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Sheri Bodell

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November 6, 1997 | JOANNA DENDEL and MARY KAY STOLZ, SPECIAL TO THE TIMES
The designer: SHE is designed by Sheri Bodell, 31. Born in Salt Lake City, Sheri started her career there as a buyer at Nordstrom. Three years later, in 1989, the company promoted her and moved her to Los Angeles. The local history: "I grew up in Salt Lake City and there's not a lot to do for a living there. Let's face it, working for Nordstrom is glamorous in Utah. So I was learning the ropes as a buyer, learning about the customer and the product and learning how to merchandise."
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NEWS
December 4, 1997 | JOANNA DENDEL and MARY KAY STOLZ, SPECIAL TO THE TIMES
The designer: SHE is designed by Sheri Bodell, 31. Born in Salt Lake City, Sheri started her career there as a buyer at Nordstrom. Three years later, in 1989, the company promoted her and moved her to Los Angeles. The local history: "I grew up in Salt Lake City, and there's not a lot to do for a living there. Let's face it, working for Nordstrom is glamorous in Utah. So I was learning the ropes as a buyer, learning about the customer and the product and learning how to merchandise."
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NEWS
December 4, 1997 | JOANNA DENDEL and MARY KAY STOLZ, SPECIAL TO THE TIMES
The designer: SHE is designed by Sheri Bodell, 31. Born in Salt Lake City, Sheri started her career there as a buyer at Nordstrom. Three years later, in 1989, the company promoted her and moved her to Los Angeles. The local history: "I grew up in Salt Lake City, and there's not a lot to do for a living there. Let's face it, working for Nordstrom is glamorous in Utah. So I was learning the ropes as a buyer, learning about the customer and the product and learning how to merchandise."
NEWS
November 6, 1997 | JOANNA DENDEL and MARY KAY STOLZ, SPECIAL TO THE TIMES
The designer: SHE is designed by Sheri Bodell, 31. Born in Salt Lake City, Sheri started her career there as a buyer at Nordstrom. Three years later, in 1989, the company promoted her and moved her to Los Angeles. The local history: "I grew up in Salt Lake City and there's not a lot to do for a living there. Let's face it, working for Nordstrom is glamorous in Utah. So I was learning the ropes as a buyer, learning about the customer and the product and learning how to merchandise."
IMAGE
August 30, 2009 | Max Padilla
Men might find the trend for tailored dressing troubling: Though new suits can cost up to four digits, their wallets aren't getting fatter. Club Monaco is addressing this conundrum by launching a collection of trendily tailored mens suits that retail for less than $500 and transition easily from work to weekend, dressed up with a white shirt and tie or dressed down with Converse sneakers, a cardigan and jeans. "Although our suits are under $500, they have everything a high-end suit has," says Tim Farah, Club Monaco's vice president of men's design.
IMAGE
July 6, 2008 | Erin Weinger, Times Staff Writer
The Age of Aquarius is dawning again. Theory -- the buttoned-up clothing line known for simple suits, blouses and skirts seen in cubicles across America -- has launched a line of accessories in honor of "Hair," the revolutionary 1967 rock opera that celebrated free love and full-frontal nudity.
ENTERTAINMENT
March 7, 2006 | Booth Moore, Times Staff Writer
After miles of runway shows, the fall season ended Sunday. Fashion is clearly moving in a darker direction, and the season's strongest collections conveyed a thoughtfulness and melancholy that occasionally intensified into rage. Designers cut through the frills and got back to basics. That meant returning to fashion's original function, as protection, with cocooning layers at Marc Jacobs and primal fur pelt anoraks at Prada.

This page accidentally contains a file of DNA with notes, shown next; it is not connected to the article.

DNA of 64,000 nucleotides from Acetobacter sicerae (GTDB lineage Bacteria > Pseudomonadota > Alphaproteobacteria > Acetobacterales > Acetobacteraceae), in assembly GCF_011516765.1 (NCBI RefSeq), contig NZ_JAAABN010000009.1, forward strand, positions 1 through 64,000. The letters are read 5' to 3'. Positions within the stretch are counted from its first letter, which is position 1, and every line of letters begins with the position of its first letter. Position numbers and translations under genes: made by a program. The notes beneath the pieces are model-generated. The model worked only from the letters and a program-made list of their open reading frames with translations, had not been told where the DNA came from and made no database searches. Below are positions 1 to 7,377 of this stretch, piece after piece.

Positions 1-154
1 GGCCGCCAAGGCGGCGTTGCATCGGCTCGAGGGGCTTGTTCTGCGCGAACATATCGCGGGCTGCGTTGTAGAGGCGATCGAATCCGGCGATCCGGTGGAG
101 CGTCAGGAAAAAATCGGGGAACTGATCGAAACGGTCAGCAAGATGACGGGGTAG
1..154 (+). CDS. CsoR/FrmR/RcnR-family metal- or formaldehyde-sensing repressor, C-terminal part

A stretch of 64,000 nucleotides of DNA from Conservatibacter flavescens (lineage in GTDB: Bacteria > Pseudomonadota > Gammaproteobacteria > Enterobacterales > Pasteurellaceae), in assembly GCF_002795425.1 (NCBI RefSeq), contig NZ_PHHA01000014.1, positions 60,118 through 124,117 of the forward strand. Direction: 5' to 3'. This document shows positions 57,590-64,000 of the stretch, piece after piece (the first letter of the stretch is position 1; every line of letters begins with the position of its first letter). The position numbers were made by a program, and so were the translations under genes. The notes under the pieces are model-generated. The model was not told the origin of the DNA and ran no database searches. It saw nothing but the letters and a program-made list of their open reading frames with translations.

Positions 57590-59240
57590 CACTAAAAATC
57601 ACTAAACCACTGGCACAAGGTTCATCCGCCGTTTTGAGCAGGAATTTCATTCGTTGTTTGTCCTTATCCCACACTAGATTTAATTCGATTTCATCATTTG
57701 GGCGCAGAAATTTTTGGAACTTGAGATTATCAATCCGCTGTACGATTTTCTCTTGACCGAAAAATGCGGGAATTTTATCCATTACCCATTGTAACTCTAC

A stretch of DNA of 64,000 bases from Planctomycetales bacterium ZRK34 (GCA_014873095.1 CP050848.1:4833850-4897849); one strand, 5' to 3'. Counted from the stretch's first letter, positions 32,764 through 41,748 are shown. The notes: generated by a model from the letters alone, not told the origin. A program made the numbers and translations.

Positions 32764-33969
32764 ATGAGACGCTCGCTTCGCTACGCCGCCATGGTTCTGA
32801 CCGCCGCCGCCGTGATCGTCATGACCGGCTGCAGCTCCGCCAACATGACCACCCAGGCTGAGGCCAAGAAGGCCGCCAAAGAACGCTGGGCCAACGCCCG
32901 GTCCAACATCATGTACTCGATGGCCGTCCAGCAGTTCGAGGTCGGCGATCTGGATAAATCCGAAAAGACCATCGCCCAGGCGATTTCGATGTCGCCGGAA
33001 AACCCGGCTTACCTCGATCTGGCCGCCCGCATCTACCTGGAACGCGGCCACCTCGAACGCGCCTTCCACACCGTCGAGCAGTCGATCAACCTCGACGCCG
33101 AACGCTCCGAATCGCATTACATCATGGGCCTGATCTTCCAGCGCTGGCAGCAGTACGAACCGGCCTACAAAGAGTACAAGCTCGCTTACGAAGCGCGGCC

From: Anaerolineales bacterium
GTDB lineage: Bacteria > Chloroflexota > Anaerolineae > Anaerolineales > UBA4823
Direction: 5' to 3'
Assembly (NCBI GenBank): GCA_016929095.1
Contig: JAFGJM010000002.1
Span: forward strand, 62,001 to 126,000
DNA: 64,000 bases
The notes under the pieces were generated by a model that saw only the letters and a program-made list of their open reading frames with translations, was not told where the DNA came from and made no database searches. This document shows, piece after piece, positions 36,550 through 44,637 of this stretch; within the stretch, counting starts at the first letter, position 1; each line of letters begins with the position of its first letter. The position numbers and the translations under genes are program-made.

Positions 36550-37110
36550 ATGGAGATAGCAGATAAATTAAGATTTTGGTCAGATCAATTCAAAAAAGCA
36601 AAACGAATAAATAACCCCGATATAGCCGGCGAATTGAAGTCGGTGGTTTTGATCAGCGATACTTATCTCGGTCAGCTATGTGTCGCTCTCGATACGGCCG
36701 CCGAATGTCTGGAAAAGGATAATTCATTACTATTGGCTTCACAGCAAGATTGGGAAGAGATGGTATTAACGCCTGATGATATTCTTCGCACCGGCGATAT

ENTERTAINMENT
March 22, 2005 | Booth Moore, Times Staff Writer
MERCEDES-BENZ Fashion Week ended here Sunday with another thud. Louis Verdad, one of the city's most promising talents, whose theatrical, 1940s-inspired suits have been worn by Madonna, Cate Blanchett and Britney Spears, attracted Vogue's Anna Wintour to her second L.A. show. And for the second time, the production and the clothes didn't measure up. Verdad is a great tailor, and with the focus on suits this season, the time has never been better for his designs.
ENTERTAINMENT
October 21, 2006 | Booth Moore, Times Staff Writer
There was so much to look at during Justin Timberlake's runway show you almost forgot it was about a denim line -- B-boys in sweater vests somersaulting over each other and cholo girls shaking their booties in short shorts, flirty farm girls in frilly dresses and Beverly Hillbillies in rockabilly pompadours.
MAGAZINE
August 15, 2004 | Peter McQuaid, Peter McQuaid last wrote for the magazine for the Men's Fashion Issue.
After a decade in which only the most stout of heart (or tone-deaf) would risk provoking a faux bloodbath by wearing an authentic fur, the fashion world--and the women who follow it--are in a fuzzy frenzy. Fur has returned--in giant slashes of cobalt blue and sea-green at Sonia Rykiel, in primly tailored jackets and stoles at Lanvin, in luxurious coats at Dolce & Gabbana, and in rock-star rags at Roberto Cavalli.
ENTERTAINMENT
October 24, 2005 | Booth Moore, Times Staff Writer
The silence backstage before the St. John show felt strange at Los Angeles Fashion Week, where the mood is usually light and the party hearty. But the stakes were high: the $400-million brand known for clothing Condoleezza Rice, Hillary Clinton and other political and business heavyweights, was about to join the world of actual fashion. The Irvine-based company announced in August plans to overhaul its image, starting by replacing the longtime creative director and face of the brand, Kelly Gray.
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